The FLQ and the Quebec October Crisis
Murder and Maiming
The revolution began on April 20, 1963, with Molotov cocktails and dynamite time bombs that targeted Anglo Quebeckers.
Bombs were planted in mailboxes in the Westmount neighborhood in Montreal, and a police explosives expert was maimed while trying to disarm one of them. A night watchman a month from retirement was killed by a bomb planted in an Army recruiting office in Sherbrooke. A passerby and a gun-shop owner were killed in another incident.
But this strategy of willy-nilly violence was controversial even within the FLQ, and informants rushed to the police.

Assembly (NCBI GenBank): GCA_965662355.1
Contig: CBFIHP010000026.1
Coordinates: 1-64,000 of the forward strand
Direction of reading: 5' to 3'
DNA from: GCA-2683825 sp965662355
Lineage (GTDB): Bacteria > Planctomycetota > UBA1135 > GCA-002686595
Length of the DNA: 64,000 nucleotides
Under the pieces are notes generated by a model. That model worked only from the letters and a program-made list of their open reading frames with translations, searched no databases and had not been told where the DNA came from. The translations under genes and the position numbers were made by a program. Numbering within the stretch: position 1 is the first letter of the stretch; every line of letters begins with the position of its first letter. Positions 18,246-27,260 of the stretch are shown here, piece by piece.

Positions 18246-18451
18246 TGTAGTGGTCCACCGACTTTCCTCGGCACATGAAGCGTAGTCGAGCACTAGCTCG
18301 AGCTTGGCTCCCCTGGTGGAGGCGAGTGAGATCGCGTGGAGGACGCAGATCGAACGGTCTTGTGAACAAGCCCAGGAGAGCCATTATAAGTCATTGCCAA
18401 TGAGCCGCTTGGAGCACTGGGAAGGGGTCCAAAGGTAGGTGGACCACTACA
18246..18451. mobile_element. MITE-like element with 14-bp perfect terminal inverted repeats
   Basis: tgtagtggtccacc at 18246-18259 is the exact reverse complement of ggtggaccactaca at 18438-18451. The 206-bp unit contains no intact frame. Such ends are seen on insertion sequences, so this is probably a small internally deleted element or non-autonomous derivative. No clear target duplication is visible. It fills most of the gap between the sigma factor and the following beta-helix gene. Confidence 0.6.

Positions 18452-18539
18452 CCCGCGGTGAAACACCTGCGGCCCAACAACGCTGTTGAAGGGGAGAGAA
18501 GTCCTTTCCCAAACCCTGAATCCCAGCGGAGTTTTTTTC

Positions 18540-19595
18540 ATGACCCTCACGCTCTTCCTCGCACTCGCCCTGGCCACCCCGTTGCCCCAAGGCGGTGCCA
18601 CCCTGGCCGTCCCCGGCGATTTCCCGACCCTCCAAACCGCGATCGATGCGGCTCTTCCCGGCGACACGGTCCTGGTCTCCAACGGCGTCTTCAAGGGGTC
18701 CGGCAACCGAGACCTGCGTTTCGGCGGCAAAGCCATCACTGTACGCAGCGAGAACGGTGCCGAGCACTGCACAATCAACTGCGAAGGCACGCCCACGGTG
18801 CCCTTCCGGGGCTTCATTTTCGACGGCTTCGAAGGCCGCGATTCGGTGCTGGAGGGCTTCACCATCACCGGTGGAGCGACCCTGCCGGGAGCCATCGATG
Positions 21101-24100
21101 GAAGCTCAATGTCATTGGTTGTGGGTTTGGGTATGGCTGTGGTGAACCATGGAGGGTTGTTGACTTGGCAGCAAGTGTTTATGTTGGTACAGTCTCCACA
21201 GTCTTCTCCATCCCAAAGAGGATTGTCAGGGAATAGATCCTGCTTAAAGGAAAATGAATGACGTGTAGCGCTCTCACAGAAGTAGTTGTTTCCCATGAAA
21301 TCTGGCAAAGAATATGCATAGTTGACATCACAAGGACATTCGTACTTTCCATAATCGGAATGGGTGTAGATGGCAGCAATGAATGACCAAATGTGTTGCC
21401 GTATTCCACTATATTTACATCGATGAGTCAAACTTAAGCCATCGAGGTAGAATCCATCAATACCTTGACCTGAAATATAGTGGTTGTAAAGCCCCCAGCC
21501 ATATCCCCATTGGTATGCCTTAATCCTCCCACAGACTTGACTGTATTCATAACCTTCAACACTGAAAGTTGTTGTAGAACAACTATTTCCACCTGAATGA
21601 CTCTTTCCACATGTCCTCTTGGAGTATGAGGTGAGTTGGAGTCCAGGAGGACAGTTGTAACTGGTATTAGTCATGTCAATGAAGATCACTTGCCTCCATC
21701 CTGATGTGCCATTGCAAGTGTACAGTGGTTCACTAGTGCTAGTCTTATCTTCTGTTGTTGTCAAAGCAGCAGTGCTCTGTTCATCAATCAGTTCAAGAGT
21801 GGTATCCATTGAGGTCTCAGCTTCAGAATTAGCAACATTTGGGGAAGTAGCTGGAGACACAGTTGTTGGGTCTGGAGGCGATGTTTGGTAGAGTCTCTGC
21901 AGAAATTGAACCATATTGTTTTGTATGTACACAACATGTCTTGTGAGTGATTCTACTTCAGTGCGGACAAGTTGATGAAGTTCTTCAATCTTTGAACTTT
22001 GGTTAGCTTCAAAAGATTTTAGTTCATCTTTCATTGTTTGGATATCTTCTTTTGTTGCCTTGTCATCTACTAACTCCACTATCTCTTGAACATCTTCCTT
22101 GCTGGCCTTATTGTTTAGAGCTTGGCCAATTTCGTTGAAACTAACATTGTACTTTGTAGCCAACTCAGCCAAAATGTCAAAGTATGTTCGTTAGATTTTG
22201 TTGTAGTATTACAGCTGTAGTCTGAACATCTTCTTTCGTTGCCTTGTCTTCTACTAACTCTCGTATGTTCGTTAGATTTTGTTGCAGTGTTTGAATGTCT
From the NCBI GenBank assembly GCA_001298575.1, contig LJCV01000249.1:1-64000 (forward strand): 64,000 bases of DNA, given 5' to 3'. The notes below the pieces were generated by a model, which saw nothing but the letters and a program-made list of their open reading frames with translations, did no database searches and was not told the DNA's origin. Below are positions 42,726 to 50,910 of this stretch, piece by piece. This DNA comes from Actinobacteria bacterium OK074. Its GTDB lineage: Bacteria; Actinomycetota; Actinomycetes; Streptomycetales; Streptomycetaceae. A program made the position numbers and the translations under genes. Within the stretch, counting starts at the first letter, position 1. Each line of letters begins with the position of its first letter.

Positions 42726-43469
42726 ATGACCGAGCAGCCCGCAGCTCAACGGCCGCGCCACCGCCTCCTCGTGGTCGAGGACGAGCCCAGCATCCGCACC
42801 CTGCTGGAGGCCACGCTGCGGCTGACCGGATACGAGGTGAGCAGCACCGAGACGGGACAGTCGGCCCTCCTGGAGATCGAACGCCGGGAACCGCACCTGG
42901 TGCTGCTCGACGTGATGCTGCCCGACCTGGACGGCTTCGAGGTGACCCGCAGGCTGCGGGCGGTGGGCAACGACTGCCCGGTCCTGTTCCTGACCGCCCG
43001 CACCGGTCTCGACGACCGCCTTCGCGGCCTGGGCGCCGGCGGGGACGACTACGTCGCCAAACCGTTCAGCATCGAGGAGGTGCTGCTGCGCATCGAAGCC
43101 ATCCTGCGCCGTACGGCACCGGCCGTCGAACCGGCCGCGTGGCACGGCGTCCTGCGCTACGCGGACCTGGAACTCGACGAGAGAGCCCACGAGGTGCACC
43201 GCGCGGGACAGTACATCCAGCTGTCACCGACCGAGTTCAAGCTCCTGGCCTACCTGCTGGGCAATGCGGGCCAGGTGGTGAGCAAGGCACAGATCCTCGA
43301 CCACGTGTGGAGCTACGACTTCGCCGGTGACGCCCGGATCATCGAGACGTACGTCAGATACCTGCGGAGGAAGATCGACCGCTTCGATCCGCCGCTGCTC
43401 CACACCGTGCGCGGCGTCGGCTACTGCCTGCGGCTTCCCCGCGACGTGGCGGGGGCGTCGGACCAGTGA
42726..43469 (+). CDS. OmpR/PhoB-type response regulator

Schoeters, Villeneuve and Hudon were arrested just weeks after the bomb assault began. Each was convicted and sent away to prison, although none served more than five years before they were granted parole.
Meanwhile, Charles Gagnon and Pierre Vallières stepped in as leaders of the Front de libération du Québec. Pierre Vallières, regarded as an intellectual, wrote a polemic book about French-Canadian oppression that he titled Nègres blancs d'Amérique -- in English, White Niggers of America.
Pierre Vallièreslikely had a role in writing a brief 1966 primer, Revolutionary Strategy and the Role of the Avant-Garde, which detailed the FLQ's plans for intermittent waves of robberies, bombings and kidnappings, culminating in its goal: insurrection against the government by the working-class Quebecois.
To confound informants, the FLQ borrowed a strategy from the Algerian revolution and began organizing into cells of four and six terrorists that operated independently and reported directly to the FLQ leadership.